"The element titanium has a high degree of chemical activity at room temperature when in a finely divided condition. In the massive state this activity is only exhibited at high temperatures. The powdered metal is highly pyrophoric. Titanium forms quite stable sulphides and carbides, although these are subject to oxidation at high temperatures. It also form nitrides. Titanium being a transitional element forms hydrides with hydrogen which are stable at ordinary temperatures, but which dissociate at red heat liberating the hydrogen and leaving the metallic titanium in a very active state. Alloys are formed with such metals as aluminum, manganese, iron, cobalt, nickel, copper, zinc, tin and gallium. F. S. Wartman states that titanium in alloying with the other elements tends to form intermetallic compounds that are insoluble in the solid state or if solid solutions are formed the tendency is toward those which are stable only in the liquid state. Such conditions favor the formation of brittle alloys of little structural value"--Introduction, page 1-2.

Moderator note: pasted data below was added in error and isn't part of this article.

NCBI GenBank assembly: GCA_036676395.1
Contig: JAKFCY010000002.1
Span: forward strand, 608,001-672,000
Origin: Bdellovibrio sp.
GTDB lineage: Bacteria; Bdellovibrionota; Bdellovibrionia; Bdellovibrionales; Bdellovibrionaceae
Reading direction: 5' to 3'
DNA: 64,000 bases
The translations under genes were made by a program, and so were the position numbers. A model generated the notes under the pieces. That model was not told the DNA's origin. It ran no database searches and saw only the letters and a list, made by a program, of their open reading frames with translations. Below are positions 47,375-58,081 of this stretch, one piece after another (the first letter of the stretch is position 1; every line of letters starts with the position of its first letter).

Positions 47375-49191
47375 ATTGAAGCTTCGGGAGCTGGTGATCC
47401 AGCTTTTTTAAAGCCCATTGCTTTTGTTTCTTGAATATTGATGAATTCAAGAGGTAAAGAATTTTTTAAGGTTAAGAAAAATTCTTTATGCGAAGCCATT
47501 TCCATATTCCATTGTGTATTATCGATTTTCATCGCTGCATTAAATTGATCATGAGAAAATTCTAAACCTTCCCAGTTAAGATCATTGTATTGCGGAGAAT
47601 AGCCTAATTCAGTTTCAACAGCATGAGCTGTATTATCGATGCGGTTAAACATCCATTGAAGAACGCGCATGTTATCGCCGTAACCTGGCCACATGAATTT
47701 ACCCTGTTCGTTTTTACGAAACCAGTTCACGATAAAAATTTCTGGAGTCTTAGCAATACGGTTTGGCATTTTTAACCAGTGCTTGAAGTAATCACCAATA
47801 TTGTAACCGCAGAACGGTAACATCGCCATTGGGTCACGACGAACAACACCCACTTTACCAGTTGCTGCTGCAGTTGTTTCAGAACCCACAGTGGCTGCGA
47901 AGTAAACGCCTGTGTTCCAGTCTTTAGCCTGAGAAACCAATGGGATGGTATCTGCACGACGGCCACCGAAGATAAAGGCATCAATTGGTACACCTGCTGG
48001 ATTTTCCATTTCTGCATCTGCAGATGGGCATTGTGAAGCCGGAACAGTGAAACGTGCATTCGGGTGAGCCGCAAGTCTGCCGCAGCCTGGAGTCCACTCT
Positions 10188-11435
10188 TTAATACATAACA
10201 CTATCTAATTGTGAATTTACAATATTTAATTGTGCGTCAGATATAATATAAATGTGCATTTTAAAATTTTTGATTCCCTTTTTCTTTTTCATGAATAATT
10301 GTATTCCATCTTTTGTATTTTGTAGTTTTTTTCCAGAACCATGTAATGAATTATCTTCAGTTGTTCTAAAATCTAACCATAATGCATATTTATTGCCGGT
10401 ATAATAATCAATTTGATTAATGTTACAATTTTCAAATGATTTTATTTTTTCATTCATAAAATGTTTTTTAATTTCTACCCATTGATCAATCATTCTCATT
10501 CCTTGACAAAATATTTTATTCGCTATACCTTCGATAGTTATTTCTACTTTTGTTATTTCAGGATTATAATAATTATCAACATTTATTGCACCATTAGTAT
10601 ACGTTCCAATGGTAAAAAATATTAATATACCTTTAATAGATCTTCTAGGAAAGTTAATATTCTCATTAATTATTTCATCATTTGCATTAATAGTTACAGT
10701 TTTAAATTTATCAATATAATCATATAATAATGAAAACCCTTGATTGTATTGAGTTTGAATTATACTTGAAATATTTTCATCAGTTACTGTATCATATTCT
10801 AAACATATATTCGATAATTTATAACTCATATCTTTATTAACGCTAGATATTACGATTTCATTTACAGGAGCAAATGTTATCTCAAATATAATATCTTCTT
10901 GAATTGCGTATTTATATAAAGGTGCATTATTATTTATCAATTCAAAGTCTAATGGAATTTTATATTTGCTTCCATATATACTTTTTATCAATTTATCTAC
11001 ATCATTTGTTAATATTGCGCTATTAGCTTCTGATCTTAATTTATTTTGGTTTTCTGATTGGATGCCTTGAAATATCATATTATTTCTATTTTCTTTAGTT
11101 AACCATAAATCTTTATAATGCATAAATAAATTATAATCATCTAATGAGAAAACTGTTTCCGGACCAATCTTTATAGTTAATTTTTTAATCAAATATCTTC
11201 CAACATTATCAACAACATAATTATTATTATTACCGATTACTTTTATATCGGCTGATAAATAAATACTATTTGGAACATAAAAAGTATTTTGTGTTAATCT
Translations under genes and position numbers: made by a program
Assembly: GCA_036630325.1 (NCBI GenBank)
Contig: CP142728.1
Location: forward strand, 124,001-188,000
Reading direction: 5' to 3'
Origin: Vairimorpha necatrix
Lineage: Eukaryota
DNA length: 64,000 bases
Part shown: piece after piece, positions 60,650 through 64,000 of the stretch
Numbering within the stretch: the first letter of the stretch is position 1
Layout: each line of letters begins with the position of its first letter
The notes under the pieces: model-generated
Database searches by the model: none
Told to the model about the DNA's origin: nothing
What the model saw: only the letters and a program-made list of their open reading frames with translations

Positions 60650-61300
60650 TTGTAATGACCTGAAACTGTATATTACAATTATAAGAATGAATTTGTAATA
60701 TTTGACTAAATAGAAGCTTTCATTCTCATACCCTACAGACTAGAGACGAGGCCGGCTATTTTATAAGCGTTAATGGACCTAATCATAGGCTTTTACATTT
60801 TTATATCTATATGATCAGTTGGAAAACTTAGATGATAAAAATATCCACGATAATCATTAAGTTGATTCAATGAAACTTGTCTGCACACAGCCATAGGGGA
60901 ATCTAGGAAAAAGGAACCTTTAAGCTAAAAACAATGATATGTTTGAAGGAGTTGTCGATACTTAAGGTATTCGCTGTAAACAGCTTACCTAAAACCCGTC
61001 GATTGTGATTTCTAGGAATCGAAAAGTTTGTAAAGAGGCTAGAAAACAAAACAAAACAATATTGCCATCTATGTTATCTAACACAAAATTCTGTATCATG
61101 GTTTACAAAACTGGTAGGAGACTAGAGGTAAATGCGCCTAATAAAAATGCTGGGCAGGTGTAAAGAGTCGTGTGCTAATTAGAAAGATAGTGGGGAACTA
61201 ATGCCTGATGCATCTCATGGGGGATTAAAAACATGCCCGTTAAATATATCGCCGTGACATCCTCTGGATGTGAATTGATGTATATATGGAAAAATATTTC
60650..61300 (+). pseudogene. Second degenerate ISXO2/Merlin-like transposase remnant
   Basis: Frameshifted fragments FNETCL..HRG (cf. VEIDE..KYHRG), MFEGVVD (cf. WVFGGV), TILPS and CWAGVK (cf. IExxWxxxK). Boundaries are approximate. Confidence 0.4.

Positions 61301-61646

Eppelsheimer, Daniel S., 1909-1988
Materials Science and Engineering
M.S. in Metallurgical Engineering
Missouri School of Mines and Metallurgy
vii, 68 pages
© 1949 August Savu, All rights reserved.
Thesis - Open Access
Titanium -- Metallurgy
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Savu, August Robert, "A preliminary investigation of the titanium-copper equilibrium system" (1949). Masters Theses. 4838.